A timely publication with Brexit looming, this accessible and lively journey through the UK combines a geographical tour of our islands with social and historical themes such as music, transport, food, clothes, sport and how, for example, UK time has defined global time zones since the definition of the Greenwich Meridian. Written and collected by children’s book critic Imogen Russell- Williams, it is not surprising to find a spread on Bookish Britain and a field guide to magical creatures, but equally entertaining are spreads on the famous British sweet tooth and the confectionery industry or conversely on Keeping ... View Full Review
The distinctive Collins trademark bold colour backgrounds to each page serve to highlight the hugely characterful and expressive animals that should be the stars of The First Book of Animals except, as we the audience can blatantly see, a very excitable dog has decided that he is the only animal that counts. He has acquired a pencil (no doubt from the artist) which is going to come in very handy. Dog enjoys the first page This is a Dog. It certainly is – very perky and proud- but he doesn’t want to lose the spotlight. He makes the ... View Full Review
Just like the award short-listed title Once Upon a Raindrop, this is a wonderful topic introduction, but this time revealing the origins and essentials of music in all its forms. A colourful visual treat from the notation themed endpapers to the irresistible, exuberant and inclusive depictions of the drumming, dance and song that have been a vital part of human life since ancient times. We journey through  songs originating around the campfire and passed down through the generations, the development of instruments and musical notation right up to the genres which we enjoy today.   Engaging and ... View Full Review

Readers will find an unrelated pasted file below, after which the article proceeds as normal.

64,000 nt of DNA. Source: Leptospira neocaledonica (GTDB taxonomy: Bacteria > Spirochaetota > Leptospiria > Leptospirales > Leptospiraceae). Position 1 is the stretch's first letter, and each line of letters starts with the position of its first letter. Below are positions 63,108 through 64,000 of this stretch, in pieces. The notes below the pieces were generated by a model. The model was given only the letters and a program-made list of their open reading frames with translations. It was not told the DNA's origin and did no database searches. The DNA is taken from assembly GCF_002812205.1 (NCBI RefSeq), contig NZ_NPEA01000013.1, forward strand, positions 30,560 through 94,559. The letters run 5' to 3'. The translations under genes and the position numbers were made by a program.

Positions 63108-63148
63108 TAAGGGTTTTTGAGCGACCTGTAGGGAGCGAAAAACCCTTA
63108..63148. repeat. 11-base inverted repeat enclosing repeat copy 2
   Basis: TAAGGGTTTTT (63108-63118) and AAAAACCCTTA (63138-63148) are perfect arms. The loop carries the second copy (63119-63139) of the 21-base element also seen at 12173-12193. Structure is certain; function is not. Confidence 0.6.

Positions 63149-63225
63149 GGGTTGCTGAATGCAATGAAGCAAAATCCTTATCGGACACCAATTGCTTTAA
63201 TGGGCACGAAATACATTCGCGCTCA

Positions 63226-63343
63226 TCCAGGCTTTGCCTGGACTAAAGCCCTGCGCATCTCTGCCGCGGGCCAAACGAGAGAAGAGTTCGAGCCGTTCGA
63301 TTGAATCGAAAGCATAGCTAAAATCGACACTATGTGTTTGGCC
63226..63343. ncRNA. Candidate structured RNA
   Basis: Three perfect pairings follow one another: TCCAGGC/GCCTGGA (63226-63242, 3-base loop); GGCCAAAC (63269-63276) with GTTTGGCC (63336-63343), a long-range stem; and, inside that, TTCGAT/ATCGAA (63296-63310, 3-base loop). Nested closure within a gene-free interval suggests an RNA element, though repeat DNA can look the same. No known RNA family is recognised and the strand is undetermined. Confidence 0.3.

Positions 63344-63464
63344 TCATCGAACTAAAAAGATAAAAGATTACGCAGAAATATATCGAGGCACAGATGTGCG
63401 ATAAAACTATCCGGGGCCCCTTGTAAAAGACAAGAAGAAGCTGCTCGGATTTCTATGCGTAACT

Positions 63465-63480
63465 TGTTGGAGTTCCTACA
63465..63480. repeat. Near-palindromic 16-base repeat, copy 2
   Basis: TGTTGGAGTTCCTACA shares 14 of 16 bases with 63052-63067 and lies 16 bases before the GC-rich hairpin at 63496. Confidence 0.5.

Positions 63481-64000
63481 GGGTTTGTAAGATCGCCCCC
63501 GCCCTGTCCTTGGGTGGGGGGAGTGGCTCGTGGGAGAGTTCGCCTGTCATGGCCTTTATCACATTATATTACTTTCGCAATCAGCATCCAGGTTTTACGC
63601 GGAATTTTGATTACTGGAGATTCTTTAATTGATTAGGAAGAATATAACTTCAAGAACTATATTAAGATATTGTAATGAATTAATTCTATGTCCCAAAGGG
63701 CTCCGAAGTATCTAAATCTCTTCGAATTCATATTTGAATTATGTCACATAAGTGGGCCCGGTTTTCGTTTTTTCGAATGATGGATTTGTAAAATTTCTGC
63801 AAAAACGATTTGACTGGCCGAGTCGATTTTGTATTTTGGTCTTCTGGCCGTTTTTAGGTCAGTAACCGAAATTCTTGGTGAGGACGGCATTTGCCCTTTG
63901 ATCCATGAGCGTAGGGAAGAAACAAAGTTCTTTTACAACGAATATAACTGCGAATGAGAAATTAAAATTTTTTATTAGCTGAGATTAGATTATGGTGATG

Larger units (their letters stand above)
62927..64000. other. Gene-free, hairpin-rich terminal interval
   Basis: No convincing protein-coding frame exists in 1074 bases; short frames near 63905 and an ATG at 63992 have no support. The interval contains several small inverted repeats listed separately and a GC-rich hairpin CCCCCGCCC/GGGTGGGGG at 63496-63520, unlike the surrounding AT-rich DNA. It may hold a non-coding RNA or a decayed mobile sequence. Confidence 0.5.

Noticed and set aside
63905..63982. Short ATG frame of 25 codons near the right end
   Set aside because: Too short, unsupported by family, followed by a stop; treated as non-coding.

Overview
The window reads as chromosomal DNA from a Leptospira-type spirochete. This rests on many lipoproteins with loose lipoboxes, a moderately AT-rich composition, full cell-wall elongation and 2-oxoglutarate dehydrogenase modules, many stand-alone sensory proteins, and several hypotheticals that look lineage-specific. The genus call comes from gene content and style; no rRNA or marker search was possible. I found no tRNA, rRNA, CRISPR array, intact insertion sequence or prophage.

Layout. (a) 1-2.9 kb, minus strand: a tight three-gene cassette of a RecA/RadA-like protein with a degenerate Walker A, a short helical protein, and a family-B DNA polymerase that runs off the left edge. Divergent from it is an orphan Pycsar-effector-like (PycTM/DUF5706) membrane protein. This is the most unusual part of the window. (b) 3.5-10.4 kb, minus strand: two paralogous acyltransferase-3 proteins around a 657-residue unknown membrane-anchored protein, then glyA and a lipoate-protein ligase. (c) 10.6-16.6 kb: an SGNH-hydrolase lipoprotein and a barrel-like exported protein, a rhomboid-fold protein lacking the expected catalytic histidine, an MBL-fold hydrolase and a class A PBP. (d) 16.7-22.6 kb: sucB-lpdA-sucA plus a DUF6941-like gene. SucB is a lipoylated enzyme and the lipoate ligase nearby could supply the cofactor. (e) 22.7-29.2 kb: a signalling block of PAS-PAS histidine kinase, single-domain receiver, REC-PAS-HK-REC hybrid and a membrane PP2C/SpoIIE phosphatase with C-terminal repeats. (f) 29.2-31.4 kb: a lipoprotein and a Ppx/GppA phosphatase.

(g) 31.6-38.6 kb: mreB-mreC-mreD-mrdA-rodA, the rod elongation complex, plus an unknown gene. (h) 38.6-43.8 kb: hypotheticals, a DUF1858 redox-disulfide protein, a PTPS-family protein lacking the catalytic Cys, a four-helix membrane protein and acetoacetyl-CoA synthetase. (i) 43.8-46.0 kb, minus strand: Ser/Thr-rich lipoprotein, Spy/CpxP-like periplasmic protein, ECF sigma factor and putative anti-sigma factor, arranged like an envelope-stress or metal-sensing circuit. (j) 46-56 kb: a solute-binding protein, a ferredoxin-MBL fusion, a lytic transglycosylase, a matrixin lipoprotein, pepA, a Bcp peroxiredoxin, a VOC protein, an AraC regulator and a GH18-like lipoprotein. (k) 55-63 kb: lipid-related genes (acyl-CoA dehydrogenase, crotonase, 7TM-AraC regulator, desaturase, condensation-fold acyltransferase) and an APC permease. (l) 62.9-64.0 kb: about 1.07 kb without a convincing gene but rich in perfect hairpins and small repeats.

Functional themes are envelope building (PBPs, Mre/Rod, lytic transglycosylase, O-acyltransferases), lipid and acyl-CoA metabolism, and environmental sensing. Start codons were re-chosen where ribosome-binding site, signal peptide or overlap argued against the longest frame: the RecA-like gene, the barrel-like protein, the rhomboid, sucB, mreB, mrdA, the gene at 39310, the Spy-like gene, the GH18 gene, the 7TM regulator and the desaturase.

Each of the 15 subjects selected for this collection gets a lively, well-designed, double-paged spread with bite sized and accessible chunks of information about the life and career of each extraordinary individual. These range from the familiar – David Attenborough, Michelle Obama, Nelson Mandela, Mo Farrer etc- to those that were completely new to me and, I am sure, to most young readers! These include Britain’s first female spy- Krystyna Skabarek; Aeham Ahmad, the pianist of Yarmouk and Keiko Fukuda Sensei, who became the only woman to be awarded the 10th Dan in Judo at the age of 98! The ... View Full Review
Three beautifully drawn, distinctive and compelling voices narrate this heartbreakingly honest story. All three are young women dealing with depression and mental health issues. The story starts with Mehren and the depression and anxiety which she personifies as “Chaos” are overwhelming her life causing her to sign up to a terrifyingly authentic suicide website called MementoMori, a website that matches people with partners and allocates them a date and method of death. This is where she met Cara and Olivia. We learn that Cara is blaming herself for her father’s death and her own injuries while ... View Full Review